Tariff trouble: 6 airline ticket rules you need to know


When it comes to airline ticket rules, the devil isn’t in the details. The devil is the details.

You’ll find the trouble in something called the “ticket tariff,” which is a massive, rambling and often incomprehensible document that passengers rarely see in its entirety.

Why? Partly because it tells you what you already know — for example, that you have to pay a fee if you want to change your ticket — and partly because it just doesn’t concern you. For instance, some tariff rules talk about special fares for police officers or firefighters, which a vast majority of passengers wouldn’t care about.

But there’s another reason why you won’t see the tariff rules: Airlines would rather you not know about them. That’s because they like to bury all kinds of restrictions in the fine print, hoping their passengers won’t read them until it’s too late.

“These rules are put there for one reason, and one reason alone,” says Rick Seaney, the chief executive of the Web site FareCompare.com. “To maximize revenue.”

To be fair, airlines and online travel agents do reveal some of the rules at the time of booking. But not always the way they ought to. Sometimes there’s a summary that glosses over key details, or you have to click on a link for more information, or the rules are WRITTEN IN UPPERCASE, which is a big turnoff because people think YOU’RE YELLING!

Of the 25 rule categories in the tariff, Seaney says there’s one every passenger should pay attention to before buying a ticket: Category 16, which covers cancellations and changes. I agree, that’s a big one. But there are others.

Here are my picks for the six worst ticket rules:


Ticket rules are often contradictory. For example, here’s one called the “CANCELLATIONS ANY TIME TICKET.” You would think such a ticket would be cancelable any time at no additional cost, right? But you’d be wrong. The fine print says you’ll be charged a change fee. And if you happen to miss the flight because of unforeseen circumstances, you’re out of luck. The ticket’s no good, and you have to buy a new one: “NO CHANGES OR REFUNDS PERMITTED FOR A PASSENGER WHO NO-SHOWS,” the rule says. The fare also doesn’t allow for any upgrades on the day of departure. “I guess ‘any time’ doesn’t include the day of departure,” complained one airline insider who recently got snagged by this rule. “It’s terribly misleading.”


When passengers die, airlines usually cut them a break. Sort of. Their next of kin can apply for a refund. But even in death, airlines have figured out how to make a little extra money. Check out this clause in one airline tariff: “NOTE — IN THE EVENT OF DEATH OF PASSENGER AN ADMINISTRATIVE SERVICE CHARGE OF USD 50.00 WILL BE ASSESSED IN ORDER TO PROCESS A REFUND.” The airline doesn’t want passengers to abuse this “perk” so it adds, “PROOF OF DEATH MAY BE REQUIRED.”


Airlines love to slip this little clause into the fine print: “NONREF/CHGFEEPLUSFAREDIF/CXL BY FLT TIME OR NOVALUE.” Translation: If you try to make a change to your ticket after the first leg of your flight, you lose the ticket. And you have to buy a brand-new one. “The entire ticket is garbage,” says Bonnie Sherman, a travel agent based in San Diego, Calif. Most air travelers aren’t aware of this restriction until they try to make a change. By then, it’s too late.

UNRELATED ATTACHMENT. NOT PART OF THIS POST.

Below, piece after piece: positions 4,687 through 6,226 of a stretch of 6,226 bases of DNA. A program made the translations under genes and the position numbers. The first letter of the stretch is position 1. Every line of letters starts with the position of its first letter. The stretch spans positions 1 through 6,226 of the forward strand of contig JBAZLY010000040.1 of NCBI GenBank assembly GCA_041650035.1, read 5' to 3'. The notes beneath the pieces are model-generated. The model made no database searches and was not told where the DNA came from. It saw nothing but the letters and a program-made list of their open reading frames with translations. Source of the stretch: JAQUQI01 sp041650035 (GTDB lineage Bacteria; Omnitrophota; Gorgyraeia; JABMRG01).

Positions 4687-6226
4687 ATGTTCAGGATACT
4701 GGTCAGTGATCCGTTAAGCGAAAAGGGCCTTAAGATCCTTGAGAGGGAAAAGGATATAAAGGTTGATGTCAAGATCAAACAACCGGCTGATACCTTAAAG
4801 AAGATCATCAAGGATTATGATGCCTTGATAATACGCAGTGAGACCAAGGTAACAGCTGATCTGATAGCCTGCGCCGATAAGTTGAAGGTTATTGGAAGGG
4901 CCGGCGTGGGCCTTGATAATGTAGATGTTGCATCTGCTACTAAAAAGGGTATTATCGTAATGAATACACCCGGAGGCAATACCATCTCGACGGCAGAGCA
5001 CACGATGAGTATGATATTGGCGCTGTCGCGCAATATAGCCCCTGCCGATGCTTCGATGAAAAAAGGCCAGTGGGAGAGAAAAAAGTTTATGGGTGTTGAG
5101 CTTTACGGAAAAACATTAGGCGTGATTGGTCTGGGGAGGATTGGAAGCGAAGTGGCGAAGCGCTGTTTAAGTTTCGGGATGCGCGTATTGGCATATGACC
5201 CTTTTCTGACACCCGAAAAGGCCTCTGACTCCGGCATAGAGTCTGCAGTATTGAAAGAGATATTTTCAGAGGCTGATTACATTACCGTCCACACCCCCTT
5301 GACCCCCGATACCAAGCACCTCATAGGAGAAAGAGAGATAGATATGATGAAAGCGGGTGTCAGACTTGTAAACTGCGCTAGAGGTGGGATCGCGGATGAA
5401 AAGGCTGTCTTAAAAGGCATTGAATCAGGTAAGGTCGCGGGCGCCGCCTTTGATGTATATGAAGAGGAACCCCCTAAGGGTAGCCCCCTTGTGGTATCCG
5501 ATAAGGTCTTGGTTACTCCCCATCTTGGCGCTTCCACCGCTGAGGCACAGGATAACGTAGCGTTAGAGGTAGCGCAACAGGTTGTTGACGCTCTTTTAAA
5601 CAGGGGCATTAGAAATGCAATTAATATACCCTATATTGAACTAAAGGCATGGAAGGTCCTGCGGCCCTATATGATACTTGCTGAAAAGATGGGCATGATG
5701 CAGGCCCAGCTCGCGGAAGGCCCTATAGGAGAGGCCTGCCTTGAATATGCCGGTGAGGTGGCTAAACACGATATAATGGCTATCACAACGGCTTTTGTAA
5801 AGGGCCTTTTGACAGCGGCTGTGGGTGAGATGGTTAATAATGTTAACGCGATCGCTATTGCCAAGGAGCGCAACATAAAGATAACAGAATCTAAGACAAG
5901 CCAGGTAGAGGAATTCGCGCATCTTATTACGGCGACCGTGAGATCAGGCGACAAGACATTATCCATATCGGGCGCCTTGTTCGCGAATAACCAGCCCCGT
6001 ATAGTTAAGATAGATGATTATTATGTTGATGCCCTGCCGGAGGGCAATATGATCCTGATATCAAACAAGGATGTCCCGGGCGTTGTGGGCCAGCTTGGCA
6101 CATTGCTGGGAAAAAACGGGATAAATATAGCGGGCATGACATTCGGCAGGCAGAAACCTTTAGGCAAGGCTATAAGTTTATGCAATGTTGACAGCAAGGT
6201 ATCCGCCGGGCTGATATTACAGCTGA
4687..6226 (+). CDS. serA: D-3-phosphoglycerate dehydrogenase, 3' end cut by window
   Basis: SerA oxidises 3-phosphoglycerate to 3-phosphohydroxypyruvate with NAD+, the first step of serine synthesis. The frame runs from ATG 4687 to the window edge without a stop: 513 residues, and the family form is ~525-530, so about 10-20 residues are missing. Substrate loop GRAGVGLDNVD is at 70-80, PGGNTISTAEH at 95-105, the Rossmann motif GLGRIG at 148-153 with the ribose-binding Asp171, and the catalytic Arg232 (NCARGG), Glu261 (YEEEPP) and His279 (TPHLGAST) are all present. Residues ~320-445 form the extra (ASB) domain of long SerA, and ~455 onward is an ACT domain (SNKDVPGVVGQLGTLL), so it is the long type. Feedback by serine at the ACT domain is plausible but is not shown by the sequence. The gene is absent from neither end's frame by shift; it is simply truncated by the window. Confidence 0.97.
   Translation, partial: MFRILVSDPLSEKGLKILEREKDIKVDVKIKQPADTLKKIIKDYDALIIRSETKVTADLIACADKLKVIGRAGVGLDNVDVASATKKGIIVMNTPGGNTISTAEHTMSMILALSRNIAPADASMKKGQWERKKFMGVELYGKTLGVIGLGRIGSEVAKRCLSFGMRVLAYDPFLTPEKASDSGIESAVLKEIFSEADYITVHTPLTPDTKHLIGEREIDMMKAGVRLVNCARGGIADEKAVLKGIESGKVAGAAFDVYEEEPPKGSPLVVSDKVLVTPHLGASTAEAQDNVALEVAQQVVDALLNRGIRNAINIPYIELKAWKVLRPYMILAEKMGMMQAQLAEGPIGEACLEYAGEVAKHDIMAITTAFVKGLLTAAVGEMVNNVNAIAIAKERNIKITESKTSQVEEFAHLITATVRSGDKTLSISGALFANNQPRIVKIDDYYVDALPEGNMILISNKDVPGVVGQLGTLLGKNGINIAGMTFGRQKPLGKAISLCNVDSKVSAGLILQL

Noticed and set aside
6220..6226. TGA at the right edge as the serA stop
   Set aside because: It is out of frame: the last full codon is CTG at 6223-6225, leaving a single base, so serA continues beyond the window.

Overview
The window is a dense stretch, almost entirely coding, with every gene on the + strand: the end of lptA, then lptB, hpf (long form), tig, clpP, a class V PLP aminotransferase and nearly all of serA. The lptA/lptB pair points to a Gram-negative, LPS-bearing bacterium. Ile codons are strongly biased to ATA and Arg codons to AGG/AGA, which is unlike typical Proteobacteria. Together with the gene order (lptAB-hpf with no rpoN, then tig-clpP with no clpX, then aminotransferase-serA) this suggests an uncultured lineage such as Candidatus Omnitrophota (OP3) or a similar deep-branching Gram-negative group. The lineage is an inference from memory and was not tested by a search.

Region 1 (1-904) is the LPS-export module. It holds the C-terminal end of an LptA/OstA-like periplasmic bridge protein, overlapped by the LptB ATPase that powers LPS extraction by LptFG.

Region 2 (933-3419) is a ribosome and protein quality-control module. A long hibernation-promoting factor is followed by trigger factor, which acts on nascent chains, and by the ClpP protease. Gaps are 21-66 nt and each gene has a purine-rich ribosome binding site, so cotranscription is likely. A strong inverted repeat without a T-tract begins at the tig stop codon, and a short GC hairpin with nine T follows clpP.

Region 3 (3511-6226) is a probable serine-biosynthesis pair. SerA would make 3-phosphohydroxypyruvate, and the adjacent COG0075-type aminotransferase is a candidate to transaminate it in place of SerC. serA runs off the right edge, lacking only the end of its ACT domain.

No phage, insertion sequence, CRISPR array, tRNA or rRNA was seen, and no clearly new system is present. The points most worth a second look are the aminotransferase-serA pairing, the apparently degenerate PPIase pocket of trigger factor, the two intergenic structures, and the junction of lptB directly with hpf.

Think you have a year to use your ticket if you decide to make a change? Think again. “The large print says that if you cancel a nonrefundable ticket you have a year to reuse it, pay a change fee, and pay any increase in the ticket price,” says Bill Saavedra, a retired aerospace engineer who lives in Silver Spring, Md. “That’s wrong.” Why? Because the small print says: “WHOLLY UNUSED TICKETS ARE VALID PROVIDED TRAVEL COMMENCES WITHIN ONE YEAR FROM THE ORIGINAL TICKET ISSUE DATE.” Key phrase: “issue date.” In other words, you have less time to use your ticket than you think.


If you buy a ticket, some tariffs promise a refund under certain conditions. You might find something in the fine print that says if a fare decrease occurs after a ticket is bought, “THE DIFFERENCE IN FARE MAY BE CREDITED.” The operative word here is “may.” Some airlines will charge a change fee and will issue the balance as vouchers, which is not at all what you would have expected. Bottom line: Don’t just read the tariff, but review the airline’s policies, which can contradict or invalidate its rules.


Bereavement fares, which are special fares for family members traveling because of “the death or imminent death” of a relative, are said to be on the verge of extinction. They haven’t expired yet, but there’s a catch. Airlines take it upon themselves to define what family is — and isn’t. The death in question must be of an immediate family member, defined as a “SPOUSE/COMMON LAW-SAME SEX, CHILD/ADOPTED, STEP- GRAND- GREAT GRAND- LEGAL INLAW, COMMON IN LAW, DAUGHTER/SON/MOTHER/FATHER/LEGAL, INLAW, COMMON INLAW.” Did they leave anyone out? Well, yes. Under this relatively narrow definition, I wouldn’t be able to attend the funeral of my brother, sister, niece, nephew, aunt, uncle or godfather. But thanks for the condolences.

These are not extreme examples. Unexpected charges and fees are to be found buried in every airline’s ticket tariff, and some say they are bad for business.

“The more times they encounter the words ‘charge’ and ‘collect’ in the rules, the angrier passengers become,” says Garth Corey, a consultant in Albuquerque, N.M., who got burned by one airline’s ticket tariff. His solution? He took his business elsewhere.

“That’s the real cost of the fine print to airlines,” Corey says. “The airlines that do this will pay for their arrogance.”

Airlines, listen up.